NRC report notes significant oil leak into Lake Michigan from AEP Cook plant

An American Electric Power (NYSE:AEP) subsidiary has informed the Nuclear Regulatory Commission (NRC) that roughly 2,000 gallons of oil has leaked into Lake Michigan since late October from the D.C. Cook nuclear power station in Michigan.

 “At 1212 EST on December 12, 2014, D.C. Cook notified the State of Michigan and local authorities of an oil leak from the Unit 2 Main Turbine Lube Oil Cooler to Lake Michigan,” according to an “event notification” report posted Dec. 22 by NRC.

“Approximately 2000 gallons have leaked into Lake Michigan since October 25, 2014. No visible oil or oil sheen is present on Lake Michigan or the shore line. The leak is currently isolated as of 1030 EST on December 20, 2014. Leak repairs will be made to the cooler prior to placing back in service,” according to the event report.

“The leak was isolated immediately upon discovery, repair plans are under development,” a plant spokesperson said early Dec. 22. “It’s not possible to determine exactly how much oil leaked or during what period. The 2,000 gallons is a projected calculation based on the as-found rate going back to an initial level decline indication on Oct. 25,” the spokesperson added.

Other federal agencies, including the Environmental Protection Agency (EPA) and the Federal Emergency Management Agency (FEMA) were also notified, according to the report.

The turbine lube oil system contains approximately 25,000 gallons of non-radioactive oil, the utility said in a statement later Dec. 22. The hot oil runs across tubes in a heat exchanger that is cooled by water from Lake Michigan. It is believed the oil leaked into a tube or tubes and was mixed into the cooling water. The leak, calculated at approximately 0.04 gallons per minute, could not be detected in the total water discharge flow of 1.5 million gallons per minute.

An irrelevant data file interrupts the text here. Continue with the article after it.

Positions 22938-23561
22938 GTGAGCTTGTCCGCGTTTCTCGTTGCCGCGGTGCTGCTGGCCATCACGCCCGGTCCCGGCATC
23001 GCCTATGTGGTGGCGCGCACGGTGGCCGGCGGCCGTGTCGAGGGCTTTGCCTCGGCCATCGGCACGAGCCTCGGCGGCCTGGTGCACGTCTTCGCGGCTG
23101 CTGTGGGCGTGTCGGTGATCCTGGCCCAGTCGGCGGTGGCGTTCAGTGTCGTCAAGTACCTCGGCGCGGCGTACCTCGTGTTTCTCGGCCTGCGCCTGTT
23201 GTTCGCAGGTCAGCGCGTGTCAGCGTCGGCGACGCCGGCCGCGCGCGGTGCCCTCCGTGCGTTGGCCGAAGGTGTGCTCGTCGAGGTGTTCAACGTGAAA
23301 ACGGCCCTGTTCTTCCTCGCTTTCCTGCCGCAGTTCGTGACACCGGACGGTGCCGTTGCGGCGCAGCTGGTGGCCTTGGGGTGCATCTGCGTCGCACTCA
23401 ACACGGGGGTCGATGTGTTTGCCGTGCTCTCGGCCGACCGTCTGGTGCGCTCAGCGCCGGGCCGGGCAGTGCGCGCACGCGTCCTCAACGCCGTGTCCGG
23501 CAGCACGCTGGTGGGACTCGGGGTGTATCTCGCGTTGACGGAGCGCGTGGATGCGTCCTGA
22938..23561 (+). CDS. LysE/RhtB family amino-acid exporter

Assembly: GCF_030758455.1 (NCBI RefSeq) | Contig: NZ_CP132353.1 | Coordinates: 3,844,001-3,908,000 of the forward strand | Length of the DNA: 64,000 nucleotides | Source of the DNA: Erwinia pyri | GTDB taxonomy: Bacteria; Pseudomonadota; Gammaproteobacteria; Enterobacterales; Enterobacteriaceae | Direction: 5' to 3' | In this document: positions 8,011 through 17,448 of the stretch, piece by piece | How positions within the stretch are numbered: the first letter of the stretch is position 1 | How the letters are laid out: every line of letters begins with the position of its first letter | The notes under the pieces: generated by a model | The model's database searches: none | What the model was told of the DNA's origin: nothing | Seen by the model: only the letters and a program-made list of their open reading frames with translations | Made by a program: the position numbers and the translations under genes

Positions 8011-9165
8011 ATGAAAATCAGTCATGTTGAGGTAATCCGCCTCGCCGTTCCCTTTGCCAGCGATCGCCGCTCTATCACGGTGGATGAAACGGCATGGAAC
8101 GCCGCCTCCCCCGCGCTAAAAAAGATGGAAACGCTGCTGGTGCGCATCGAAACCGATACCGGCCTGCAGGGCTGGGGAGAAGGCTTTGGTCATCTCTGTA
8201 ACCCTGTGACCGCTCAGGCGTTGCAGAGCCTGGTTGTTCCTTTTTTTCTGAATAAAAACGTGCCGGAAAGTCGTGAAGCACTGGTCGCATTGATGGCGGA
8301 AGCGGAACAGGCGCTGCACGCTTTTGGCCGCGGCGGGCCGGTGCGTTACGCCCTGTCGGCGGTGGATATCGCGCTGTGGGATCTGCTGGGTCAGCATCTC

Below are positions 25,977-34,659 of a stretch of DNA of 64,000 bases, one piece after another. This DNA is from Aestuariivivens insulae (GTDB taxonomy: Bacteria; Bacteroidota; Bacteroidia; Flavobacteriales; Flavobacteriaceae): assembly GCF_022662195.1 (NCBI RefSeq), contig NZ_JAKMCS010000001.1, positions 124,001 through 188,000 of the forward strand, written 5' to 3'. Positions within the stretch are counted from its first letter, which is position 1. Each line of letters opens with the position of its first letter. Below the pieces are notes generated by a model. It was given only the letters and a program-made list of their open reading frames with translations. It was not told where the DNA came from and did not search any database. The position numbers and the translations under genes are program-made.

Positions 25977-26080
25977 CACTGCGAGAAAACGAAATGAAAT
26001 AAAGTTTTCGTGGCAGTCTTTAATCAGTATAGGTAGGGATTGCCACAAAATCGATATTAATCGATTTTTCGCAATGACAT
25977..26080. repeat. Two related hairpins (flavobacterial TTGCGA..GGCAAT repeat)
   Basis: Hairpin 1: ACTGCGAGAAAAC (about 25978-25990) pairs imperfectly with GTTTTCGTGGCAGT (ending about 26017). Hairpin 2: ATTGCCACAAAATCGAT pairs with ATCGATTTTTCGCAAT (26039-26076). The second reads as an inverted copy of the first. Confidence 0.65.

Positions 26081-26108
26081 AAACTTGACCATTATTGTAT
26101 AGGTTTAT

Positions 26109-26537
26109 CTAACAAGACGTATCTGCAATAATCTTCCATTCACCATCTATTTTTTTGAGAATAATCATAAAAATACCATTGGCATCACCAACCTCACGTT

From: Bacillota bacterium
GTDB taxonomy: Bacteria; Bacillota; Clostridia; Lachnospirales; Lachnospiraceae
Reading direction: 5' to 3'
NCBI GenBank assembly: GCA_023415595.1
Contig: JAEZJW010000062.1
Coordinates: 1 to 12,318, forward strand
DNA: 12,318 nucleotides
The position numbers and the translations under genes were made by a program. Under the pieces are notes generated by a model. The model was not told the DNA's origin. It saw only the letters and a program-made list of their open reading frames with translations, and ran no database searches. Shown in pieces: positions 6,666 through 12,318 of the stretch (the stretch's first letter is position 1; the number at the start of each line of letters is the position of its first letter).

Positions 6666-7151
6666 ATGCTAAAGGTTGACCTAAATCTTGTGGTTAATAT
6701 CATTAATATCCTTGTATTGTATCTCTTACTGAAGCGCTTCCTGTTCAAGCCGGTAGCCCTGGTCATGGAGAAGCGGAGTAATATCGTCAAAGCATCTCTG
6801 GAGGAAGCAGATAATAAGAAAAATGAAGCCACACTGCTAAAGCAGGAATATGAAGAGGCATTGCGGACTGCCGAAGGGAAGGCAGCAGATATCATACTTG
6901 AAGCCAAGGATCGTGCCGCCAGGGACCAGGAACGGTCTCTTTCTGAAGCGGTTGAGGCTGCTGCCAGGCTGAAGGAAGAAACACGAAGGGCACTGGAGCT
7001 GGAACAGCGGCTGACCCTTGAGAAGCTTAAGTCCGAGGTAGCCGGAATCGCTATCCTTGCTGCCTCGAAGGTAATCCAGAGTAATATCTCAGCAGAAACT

“We had been actively troubleshooting the level decline and closely monitoring our water discharge before we identified there actually was a leak and found the likely source,” said plant Environmental Manager Jon Harner. “Our searches haven’t detected any oil on the beach or in the lake. We’ll continue to monitor the situation.”

A repair plan is being developed and a formal causal analysis will be done. There are four coolers for the lube oil system so the unit can safely remain at full power.

D.C. Cook Units 1 and 2 are pressurized water reactors (PWRs) operated by AEP utility subsidiary Indiana Michigan Power. Both units are located in Bridgman, Mich., and were commissioned in the 1970s. Each unit has an operating capacity of more than 1,000 MW, according to GenerationHub data.

The utility is also involved in what it calls a “life-cycle management” program for the Cook units, which involves extensive capital spending on the nuclear station to better prepare it for its extending operating life.

In 2005, Cook received license renewals from NRC that will allow the two units to run to 2034 and 2037 respectively. That is an additional 20 years beyond their original licenses.

About Wayne Barber 4201 Articles
Wayne Barber, Chief Analyst for the GenerationHub, has been covering power generation, energy and natural resources issues at national publications for more than 20 years. Prior to joining PennWell he was editor of Generation Markets Week at SNL Financial for nine years. He has also worked as a business journalist at both McGraw-Hill and Financial Times Energy. Wayne also worked as a newspaper reporter for several years. During his career has visited nuclear reactors and coal mines as well as coal and natural gas power plants. Wayne can be reached at wayneb@pennwell.com.